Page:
The four aircrew involved, which were led by the current acting chief pilot of SAA, were drawn from members of the pilot pool who are not members of the South African Airways Pilot's Association which is currently locked-out due to the dispute with the Business Rescue Practitioners and the Department of Public Enterprises over the lack of wage payments since some time last year.
In order to operate an airliner, though, one needs to have an Airline Transport Pilot's Licence or ATPL. You do not get one of those if you are a rule breaker or a lacklustre aviator.
You certainly do not progress through the ranks of the former SAA to the point of being in the right- or left-hand seat of an Airbus A340-600 if you are prone to risk-taking or are sloppy in your piloting.
Indeed, the pilots involved have been classified as “as good as the majority of other aircrew” at the carrier by instructors who have performed their simulator checks and other tests while the airline was fully operational. These comments have been publicly posted on various internet aviation fora which are currently buzzing with rumour and speculation about the two incidents.
So, notwithstanding rumour and supposition on aviation websites, the aircrew must be assumed to be otherwise competent and suitably trained to operate an airliner.
Recency and other waivers
In order to operate the flight SAA needed aircrew who were current on the airliner type to be used. Given that the airline had not flown for nearly a year this was obviously a problem.
Recency, as this stipulation is called, can, for good cause, be waived as a requirement with special permission from the local aviation regulator in any given country – especially if no passengers will be carried. Such an application in this regard was therefore made to the South African Civil Aviation Authority by SAA.
Normally, if you have not flown sufficient hours within the stipulated period, you need to - at the very least - undergo a simulator check with a suitably licenced training captain. Given that the training captains had been locked out at the airline, however, another waiver was needed from the CAA in this regard.
In short, it appears that the CAA granted the airline more than a dozen waivers – some say in record time – in order to allow the flight to proceed.
The airliner used was a 17-year-old Airbus A340-642 registration ZS-SNG delivered in December 2003.
The A340 was not a stellar success for Airbus in terms of sales and most have already been retired, along with other four-engine wide-body types. It appears from a perusal of the BRP plan, however, that these airliners are listed as a core part of the plan notwithstanding the fact that they have been up for sale – without takers – for some time.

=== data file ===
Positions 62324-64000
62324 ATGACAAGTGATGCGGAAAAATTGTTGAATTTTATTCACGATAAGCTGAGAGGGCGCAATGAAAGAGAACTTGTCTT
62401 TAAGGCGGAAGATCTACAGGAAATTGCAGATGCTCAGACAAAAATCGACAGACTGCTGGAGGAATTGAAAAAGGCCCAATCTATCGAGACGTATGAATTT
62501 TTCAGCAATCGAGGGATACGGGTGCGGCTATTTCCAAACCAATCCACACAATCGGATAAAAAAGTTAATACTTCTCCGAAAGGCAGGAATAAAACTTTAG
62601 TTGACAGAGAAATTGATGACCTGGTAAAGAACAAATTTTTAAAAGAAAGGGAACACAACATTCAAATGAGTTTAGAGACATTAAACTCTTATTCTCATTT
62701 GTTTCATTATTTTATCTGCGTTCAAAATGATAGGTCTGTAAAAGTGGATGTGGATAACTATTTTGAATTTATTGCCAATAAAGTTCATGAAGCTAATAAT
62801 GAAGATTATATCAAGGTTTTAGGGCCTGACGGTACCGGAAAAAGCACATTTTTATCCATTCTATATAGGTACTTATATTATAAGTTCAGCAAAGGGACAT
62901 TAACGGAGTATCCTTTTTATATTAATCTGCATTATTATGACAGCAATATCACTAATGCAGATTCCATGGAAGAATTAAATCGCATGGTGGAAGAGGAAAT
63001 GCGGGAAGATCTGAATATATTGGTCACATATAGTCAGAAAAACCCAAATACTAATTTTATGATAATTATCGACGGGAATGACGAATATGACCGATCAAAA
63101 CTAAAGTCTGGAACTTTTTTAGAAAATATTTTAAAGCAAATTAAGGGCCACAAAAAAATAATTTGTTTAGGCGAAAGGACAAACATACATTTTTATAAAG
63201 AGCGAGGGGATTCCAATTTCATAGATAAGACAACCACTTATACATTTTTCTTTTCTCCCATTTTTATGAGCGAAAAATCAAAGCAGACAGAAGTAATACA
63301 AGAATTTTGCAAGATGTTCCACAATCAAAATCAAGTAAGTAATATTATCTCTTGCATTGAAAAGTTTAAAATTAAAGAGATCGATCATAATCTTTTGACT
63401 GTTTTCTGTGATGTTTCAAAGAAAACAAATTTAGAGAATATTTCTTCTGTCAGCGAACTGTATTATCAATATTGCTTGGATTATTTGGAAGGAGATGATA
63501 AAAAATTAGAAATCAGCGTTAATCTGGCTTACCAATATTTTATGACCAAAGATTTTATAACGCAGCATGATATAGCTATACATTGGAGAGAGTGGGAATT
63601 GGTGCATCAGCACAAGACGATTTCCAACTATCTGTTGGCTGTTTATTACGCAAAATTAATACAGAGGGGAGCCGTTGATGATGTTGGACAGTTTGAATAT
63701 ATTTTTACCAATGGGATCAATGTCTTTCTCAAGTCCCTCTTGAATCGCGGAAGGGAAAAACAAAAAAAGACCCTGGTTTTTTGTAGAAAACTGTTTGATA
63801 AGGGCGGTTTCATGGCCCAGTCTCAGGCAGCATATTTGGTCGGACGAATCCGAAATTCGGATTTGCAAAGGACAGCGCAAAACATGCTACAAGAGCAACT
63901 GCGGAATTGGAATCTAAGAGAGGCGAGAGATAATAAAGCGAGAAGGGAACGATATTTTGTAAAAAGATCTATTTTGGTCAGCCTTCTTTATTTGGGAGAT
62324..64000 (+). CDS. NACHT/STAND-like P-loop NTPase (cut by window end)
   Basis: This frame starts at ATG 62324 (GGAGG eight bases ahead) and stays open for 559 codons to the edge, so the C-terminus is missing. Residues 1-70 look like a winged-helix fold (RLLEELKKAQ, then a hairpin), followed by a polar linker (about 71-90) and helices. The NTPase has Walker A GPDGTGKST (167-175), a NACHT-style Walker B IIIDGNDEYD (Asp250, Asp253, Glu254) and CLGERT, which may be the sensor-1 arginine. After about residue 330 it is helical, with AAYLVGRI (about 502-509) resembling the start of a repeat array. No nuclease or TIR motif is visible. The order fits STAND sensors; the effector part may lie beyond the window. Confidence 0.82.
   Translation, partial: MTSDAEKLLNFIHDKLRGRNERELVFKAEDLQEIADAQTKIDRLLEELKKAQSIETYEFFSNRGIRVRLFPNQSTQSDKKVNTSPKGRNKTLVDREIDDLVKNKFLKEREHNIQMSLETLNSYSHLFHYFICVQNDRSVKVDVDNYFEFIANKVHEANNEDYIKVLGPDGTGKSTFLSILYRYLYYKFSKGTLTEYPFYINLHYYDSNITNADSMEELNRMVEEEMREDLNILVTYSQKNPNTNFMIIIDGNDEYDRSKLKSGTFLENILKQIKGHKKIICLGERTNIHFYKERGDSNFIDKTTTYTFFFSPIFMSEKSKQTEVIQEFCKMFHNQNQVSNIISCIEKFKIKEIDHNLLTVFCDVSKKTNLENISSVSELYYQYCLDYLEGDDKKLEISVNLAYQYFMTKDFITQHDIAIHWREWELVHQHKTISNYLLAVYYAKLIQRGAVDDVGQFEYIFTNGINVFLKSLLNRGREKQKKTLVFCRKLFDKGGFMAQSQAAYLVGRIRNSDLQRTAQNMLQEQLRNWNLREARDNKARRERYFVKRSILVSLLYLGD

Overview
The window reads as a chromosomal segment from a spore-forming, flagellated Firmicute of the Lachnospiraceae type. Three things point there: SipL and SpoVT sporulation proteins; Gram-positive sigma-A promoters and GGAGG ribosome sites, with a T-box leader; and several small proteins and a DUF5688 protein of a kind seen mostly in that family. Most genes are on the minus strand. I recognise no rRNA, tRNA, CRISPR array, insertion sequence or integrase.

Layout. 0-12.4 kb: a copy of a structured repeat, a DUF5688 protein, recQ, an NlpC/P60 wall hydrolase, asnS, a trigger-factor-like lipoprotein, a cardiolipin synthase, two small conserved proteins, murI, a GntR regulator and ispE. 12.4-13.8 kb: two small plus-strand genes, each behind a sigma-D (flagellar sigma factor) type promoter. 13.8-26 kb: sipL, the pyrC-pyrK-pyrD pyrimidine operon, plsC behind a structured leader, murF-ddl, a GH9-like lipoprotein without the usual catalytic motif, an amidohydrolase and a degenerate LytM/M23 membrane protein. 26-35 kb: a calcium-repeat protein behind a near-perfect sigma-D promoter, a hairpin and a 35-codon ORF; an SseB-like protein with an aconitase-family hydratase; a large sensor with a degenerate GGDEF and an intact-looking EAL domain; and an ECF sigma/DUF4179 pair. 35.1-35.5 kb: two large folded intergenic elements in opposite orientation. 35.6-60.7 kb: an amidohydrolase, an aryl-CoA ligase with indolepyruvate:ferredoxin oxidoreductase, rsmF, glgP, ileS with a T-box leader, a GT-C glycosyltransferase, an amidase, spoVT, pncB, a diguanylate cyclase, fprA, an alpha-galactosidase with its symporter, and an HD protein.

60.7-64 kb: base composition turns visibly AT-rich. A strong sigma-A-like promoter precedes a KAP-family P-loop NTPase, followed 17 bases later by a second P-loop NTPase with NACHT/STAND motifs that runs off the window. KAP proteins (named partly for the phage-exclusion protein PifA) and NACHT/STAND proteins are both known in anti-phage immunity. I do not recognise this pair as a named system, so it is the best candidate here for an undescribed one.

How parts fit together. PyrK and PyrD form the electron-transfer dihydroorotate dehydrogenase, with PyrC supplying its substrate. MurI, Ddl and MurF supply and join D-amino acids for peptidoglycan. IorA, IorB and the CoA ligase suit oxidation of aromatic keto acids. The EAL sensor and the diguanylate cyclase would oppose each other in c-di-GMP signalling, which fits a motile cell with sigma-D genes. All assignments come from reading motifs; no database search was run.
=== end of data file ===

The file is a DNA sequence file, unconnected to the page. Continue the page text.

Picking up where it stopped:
Take off in Johannesburg
The airliner powered up shortly before midnight on the 25th of February following an abortive attempt at the journey the day before.
Actual take off from OR Tambo was at 12 minutes after midnight South African time (10.12 UTC).
The following graph created from granular data obtained from Flightradar24, shows the initial minutes of the climb. Usually, once airborne, the nose is lowered to gain speed and to retract flaps, slats and other high drag surfaces. The aircraft is then accelerated to 250 knots until it reaches flight level 10 - when one is permitted to exceed 250 knots - whereafter the climb to cruise altitude takes place.
Ideally, one would not allow the aircraft to drop below a rate of 500 ft/minute of climb. It is clear from the graph that this rate of climb minima was barely observed although the speed below 10 000ft was exceeded. The aircraft was already at nearly 300 knots at around 8 500 feet.
This could be due to two reasons, the most innocent being a request to area control for permission to climb at this higher speed below FL10.
The other is the activation of the Alpha Floor protection system (as reported to the aircraft manufacturer and engine maker) as the rate of climb approached the 500 ft/min range as the speed improved markedly from around 190 knots to more than 250 within less than a minute.
The Alpha Floor Protection system engages maximum engine power and over-rules the power settings used by the crew and climbs the aircraft at a shallow angle which, when lightly loaded as it was, would exhibit quite nippy performance.